Difficult Father to Pay $200K in Attorneys’ Fees
A California Appellate Court has ruled that a Father’s persistent resistance to disclosing evidence of his financial situation “disentitles” him to appeal an award of attorney’s fees to Mother on grounds of insufficient evidence and dismisses Father’s appeal. In the case of In re Marriage of Hofer, Mother and Father were married in 1991 and later had two children. Mother did not work outside the home during the parties’ marriage. Father, whose ownership interests in several family-owned businesses provided him substantial income, was the sole manager of those assets.
On January 9, 2009, Father filed for divorce, claiming among other things that his business ownership interests were his separate property. Mother sent Father two sets of demands for production of documents and one set of interrogatories, seeking to explore possible community property component in Father’s business interests and assets, but Father did not provide sufficient responses. Mother then moved to compel further responses from him. Trial Court granted her motion and ordered Father to pay sanctions of $7,500.
Meanwhile, Mother filed a new motion to compel Father’s attendance at a deposition and for him to produce documents at his deposition. Trial Court appointed a retired judge (Judge) to act as a discovery referee. Judge found that Father had been properly served, but failed to show up for his deposition. Judge recommended that Trial Court grant Mother’s motion and order Father to pay sanctions of $5,200, plus $470 for costs. Trial Court adopted that recommendation as its order. Father then appeared for his deposition, but failed to bring the requested documents. Mother then moved to compel production of those documents and for sanctions deeming Father’s alleged separate property business interests as parties’ community property. Judge found that the proposed sanctions were “draconian and disfavored,” and recommended giving Father one more chance to produce the documents before Trial Court imposed such sanctions. Judge then recommended that Trial Court order Father to pay sanctions of $14,600 for attorney’s fees and $40 for costs. Again, Trial Court adopted that recommendation as its order.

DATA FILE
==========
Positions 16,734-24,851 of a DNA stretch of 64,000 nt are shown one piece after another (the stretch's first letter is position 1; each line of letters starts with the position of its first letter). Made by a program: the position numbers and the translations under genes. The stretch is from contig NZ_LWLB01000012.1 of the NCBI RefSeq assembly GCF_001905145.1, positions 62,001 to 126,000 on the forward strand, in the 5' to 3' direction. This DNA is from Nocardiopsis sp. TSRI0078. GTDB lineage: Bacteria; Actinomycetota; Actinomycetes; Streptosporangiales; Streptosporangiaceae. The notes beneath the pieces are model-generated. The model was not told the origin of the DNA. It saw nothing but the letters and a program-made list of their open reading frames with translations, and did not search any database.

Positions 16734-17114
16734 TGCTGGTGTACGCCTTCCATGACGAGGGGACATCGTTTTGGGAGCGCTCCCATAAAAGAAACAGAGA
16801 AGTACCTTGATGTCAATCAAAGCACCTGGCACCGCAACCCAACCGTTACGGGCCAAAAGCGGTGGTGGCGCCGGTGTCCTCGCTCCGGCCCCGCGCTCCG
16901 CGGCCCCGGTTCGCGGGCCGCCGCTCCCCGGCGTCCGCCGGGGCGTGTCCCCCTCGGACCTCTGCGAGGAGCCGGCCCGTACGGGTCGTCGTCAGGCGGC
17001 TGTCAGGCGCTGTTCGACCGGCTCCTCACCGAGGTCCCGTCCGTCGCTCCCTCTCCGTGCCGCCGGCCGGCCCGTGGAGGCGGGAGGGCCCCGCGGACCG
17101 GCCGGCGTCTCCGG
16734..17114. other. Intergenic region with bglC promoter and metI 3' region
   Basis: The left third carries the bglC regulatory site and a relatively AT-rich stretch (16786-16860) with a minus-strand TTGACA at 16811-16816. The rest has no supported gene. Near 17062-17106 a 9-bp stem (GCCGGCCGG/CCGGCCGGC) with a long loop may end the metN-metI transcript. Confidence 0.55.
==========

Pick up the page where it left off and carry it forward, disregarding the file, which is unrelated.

Mother then moved for attorney’s fees award under California Family Code Section 2030 [award of reasonable fees based on need and ability to pay]. After a hearing, Trial Court found that Mother claimed no monthly income, while Father stated that his monthly income was $24,000, with monthly expenses of $48,000. Trial Court further found that Mother had incurred attorney’s fees and costs of $164,982, of which $47,734 had been paid by Father. Father, on the other hand, had paid his attorneys more than $300,000 to date. Trial Court noted that Father’s failure to respond to numerous discovery requests precluded Mother from seeking child or spousal support orders, and that ongoing discovery disputes prevented Trial Court from knowing any more about Father’s financial situation than the little he divulged. Given that Father was able to pay his attorneys $300,000, and Mother had no resources of her own, Trial Court ordered Father to pay $200,000, as his contribution to Mother’s attorney’s fees and costs.
Claiming that Trial Court’s fee order was not supported by sufficient evidence, Father appealed. Now, California Court of Appeals, has dismissed Father’s appeal. The Appellate Court has ruled that (1) Father may not be heard to complain about lack of evidence when his own refusal to provide discovery created that situation; (2) the “disentitlement doctrine” permits Appellate Court to stay or dismiss an appeal of a party who refuses to obey Trial Court’s orders; (3) the application of “disentitlement doctrine” is appropriate here because Father has refused to comply with three separate Trial Court orders compelling responses to discovery requests; and (4) Trial Court was not required to wait to order fees until Father was willing to provide discovery. In a side note, the Appellate Court says that Father’s refusal to comply with discovery requests gives Trial Court “little reason” to find his statements about his finances credible, and that Trial Court has discretion to make a fee award that requires payor to borrow funds to pay it.